Climate change could make rare heatwaves commonplace by 2050
During a nine-day heat wave in the Pacific Northwest in June 2021, temperatures rose a staggering 18 to 54 degrees above average.
A new study in the journal Nature Climate Change describes the larger-scale forces at work — some of which could affect the Southwest.
“This extreme heat wave is really supercharged outside of the historical experience in this region by these multiple different climatic and meteorological factors that ended up interacting with each other and amplifying the heat,” said lead author Samuel Bartusek, a third-year doctoral student at Columbia University.
Some experts believe climate change will distort and shift jet streams with profound consequences. If so, the result might resemble the Northwest heatwave, in which a stalled and kinked jet stream created a persistent high-pressure heat dome that was strengthened by regional heating and drying trends.
Bartusek said even slow warming could rapidly raise the odds of such heatwaves, transforming them from extreme anomalies to once-a-decade events by 2050.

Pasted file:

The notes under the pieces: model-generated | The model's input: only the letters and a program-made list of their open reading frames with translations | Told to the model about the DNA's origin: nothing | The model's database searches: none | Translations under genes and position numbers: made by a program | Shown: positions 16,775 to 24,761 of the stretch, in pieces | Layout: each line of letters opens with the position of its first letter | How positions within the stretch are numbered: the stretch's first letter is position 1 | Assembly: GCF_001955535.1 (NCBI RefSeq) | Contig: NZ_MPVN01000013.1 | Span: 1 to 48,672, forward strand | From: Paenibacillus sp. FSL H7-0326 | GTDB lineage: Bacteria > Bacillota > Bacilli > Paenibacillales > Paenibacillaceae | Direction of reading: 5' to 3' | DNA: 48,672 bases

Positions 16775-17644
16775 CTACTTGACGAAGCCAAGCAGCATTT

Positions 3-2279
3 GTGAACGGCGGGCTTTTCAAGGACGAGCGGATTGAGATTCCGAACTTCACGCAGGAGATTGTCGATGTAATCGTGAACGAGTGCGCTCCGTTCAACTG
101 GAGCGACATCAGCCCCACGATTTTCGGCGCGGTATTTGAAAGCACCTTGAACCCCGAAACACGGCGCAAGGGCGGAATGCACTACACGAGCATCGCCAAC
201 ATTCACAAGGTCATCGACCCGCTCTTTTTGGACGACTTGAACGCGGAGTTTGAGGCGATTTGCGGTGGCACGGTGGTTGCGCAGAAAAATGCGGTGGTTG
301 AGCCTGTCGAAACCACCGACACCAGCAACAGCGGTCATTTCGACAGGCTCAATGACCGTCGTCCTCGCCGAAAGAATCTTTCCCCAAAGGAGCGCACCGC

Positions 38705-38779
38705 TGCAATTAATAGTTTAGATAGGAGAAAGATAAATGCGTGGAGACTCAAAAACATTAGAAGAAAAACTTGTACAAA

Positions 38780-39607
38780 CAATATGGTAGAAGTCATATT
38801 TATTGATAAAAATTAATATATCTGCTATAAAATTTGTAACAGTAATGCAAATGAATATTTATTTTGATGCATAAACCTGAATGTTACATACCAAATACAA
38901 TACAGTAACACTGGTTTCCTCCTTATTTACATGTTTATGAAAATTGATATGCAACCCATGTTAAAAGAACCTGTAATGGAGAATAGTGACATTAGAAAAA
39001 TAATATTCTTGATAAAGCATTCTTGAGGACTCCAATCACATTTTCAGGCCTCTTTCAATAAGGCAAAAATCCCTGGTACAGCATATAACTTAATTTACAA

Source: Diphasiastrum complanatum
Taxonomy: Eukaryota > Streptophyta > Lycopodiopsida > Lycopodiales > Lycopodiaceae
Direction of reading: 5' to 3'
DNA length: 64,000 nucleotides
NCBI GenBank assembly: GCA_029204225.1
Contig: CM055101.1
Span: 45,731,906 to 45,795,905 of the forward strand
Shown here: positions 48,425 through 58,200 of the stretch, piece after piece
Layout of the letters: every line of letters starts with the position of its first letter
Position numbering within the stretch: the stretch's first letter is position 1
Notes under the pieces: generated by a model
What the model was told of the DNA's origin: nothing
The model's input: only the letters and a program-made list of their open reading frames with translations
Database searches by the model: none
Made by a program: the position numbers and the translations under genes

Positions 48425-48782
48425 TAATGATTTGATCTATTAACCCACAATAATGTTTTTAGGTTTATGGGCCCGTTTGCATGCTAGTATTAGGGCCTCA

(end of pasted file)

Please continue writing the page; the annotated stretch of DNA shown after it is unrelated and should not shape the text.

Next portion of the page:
“So things that are at the very tail end of what's possible, will be will become much more common as the climate warms,” he said.
Average global temperatures have risen less than 2 degrees in the last century. But even small changes can tip the balance governing key interactions between land and atmosphere in outsized ways. Drying soils, for example, can remove evaporate cooling from the equation.
Arizona is more than 20 years into a megadrought.
“The conclusion from our study that is most sort of generalizable to the Southwest is just that the more the climate warms, the more likely these extreme heat waves will become,” said Bartusek.